It’s the end of June – already, doesn’t seem like two minutes since we were knee deep in Snow. It’s been a busy few weeks at work, and correspondingly it’s been a quiet few weeks on the blog: and the busyness couldn’t be more welcome – it’s been a quiet few months with work with the recession clearly having an impact not just on our business, but on many around us. Many commentators are trying to make out that the recession is a technical term, that it’s only having an impact on certain sectors – but I think that’s increasingly being shown to be untrue – recession’s take time to bite: they don’t suddenly arrive, instead they filter down, slowly using up reserves, making life more critical and making business ever more difficult for those that don’t quickly adapt to the conditions of the day.
It’s been a very sad few weeks on Berwick Street, admittedly it’s never going to win awards for being London’s most glitziest street, but over the years it’s developed a collection of great shops, cafés and restaurants that were always well patronised by anyone that considers themselves a local. Over the last few weeks we’ve lost a great indie fashion label, a record store that’s been on the street for as long as I can remember, a coffee shop that was always busy and the brilliant pie and mash shop, Pastry Pilgrim, all seemingly there one day, gone the next.
Businesses are like that – speaking from very personal experience, you always know things are going wrong, but the catastrophic end always sneaks up – you go from being a fighting chance to over in minutes: and it’s heart-wrenching. Often when you see coverage of ‘the recession’ you hear about job losses, but you don’t often see the individual tragedies, the small businesses, ignored by their banks, run on a pittance and run with heart, soul and endless back-breaking hours of toil: and as tragic as hundreds of people being laid off from a national chain might be, the death of a small business should be given equal billing – as it’s our small businesses that lead the recovery, they’re the major tax-payers, they’re the future – and that should never be forgotten.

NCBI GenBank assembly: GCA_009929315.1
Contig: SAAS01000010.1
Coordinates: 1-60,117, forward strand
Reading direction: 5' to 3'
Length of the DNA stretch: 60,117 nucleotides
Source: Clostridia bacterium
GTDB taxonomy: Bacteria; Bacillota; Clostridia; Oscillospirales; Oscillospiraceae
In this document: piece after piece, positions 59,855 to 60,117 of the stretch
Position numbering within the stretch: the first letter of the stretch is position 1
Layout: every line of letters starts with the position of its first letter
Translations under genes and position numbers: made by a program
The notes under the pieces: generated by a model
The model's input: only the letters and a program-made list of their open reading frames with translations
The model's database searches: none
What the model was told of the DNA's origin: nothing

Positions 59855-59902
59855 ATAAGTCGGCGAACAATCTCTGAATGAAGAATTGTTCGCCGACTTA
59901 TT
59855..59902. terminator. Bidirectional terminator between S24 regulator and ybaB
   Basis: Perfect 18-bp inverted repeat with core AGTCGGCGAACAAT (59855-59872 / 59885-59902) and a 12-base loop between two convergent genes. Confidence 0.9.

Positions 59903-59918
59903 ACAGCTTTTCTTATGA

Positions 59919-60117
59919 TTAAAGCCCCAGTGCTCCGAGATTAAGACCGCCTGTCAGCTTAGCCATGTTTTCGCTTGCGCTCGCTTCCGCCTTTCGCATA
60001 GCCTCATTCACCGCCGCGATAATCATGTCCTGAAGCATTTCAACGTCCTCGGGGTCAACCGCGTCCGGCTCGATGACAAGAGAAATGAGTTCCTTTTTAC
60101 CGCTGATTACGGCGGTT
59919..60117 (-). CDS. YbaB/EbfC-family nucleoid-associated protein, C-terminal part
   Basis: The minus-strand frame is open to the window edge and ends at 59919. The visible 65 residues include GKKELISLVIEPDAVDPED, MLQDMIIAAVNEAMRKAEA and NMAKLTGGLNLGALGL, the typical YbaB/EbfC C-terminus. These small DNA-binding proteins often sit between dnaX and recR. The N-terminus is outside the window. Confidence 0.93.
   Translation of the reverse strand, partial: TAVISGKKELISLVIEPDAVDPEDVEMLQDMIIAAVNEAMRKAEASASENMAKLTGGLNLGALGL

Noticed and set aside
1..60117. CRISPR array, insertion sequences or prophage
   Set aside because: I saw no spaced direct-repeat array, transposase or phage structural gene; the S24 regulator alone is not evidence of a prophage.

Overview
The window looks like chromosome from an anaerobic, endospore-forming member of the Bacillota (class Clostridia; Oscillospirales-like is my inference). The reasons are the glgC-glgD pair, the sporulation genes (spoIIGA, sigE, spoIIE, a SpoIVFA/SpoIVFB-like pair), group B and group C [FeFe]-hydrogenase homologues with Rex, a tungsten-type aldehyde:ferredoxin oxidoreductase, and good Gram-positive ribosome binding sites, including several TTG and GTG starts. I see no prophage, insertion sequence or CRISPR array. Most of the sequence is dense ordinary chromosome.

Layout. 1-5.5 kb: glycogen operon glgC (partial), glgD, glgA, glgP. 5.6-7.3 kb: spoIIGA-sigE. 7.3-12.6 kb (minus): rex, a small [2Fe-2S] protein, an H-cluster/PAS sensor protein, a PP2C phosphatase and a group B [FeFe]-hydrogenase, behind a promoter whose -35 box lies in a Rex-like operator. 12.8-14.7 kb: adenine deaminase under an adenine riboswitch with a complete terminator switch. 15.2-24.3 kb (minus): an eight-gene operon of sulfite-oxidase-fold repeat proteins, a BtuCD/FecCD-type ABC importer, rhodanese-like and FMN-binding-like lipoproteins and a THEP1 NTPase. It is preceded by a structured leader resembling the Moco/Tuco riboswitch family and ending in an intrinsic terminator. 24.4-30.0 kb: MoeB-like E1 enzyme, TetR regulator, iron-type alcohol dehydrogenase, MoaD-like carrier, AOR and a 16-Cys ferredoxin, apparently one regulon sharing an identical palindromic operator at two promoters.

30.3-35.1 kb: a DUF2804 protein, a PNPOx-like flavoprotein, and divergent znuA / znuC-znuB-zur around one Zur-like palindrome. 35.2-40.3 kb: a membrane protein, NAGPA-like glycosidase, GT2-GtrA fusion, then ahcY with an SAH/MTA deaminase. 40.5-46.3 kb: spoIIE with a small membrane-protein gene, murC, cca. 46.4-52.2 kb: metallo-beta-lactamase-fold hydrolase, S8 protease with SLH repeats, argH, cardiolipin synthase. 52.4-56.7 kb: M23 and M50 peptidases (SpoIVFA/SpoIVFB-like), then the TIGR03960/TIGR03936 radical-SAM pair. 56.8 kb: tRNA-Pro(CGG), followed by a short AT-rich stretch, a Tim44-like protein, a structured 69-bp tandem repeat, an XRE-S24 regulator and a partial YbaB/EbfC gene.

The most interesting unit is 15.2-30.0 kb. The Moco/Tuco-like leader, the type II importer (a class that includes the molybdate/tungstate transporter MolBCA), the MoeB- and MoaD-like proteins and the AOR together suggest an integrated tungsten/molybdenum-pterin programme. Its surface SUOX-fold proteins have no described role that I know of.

So the next time you pass a closed up shop with a bailiff’s bolt through the front door, think long and hard about patronising your local businesses more – right now they need your business more than ever before. The bland, faceless chains will survive, but the businesses that enhance an area and offer you something unique won’t if you don’t spend your money with them. It’s not a good time to be in business right now – getting even a basic business overdraft is almost impossible, banks are raking through past failures and history to find any reason to turn people down. Landlords are getting jumpy about rents being paid, invoices are being paid later and later and some not at all, while all the big chains are more likely to be pushing out bargains to entice customers in to replace high value sales with volume sales that the small business simply can’t compete against.
This country needs entrepreneurs, it needs people to generate new products, new jobs and new markets. So never forget that our small businesses represent the grass roots of all business: because after all, every business has to start somewhere, and that start is almost always small.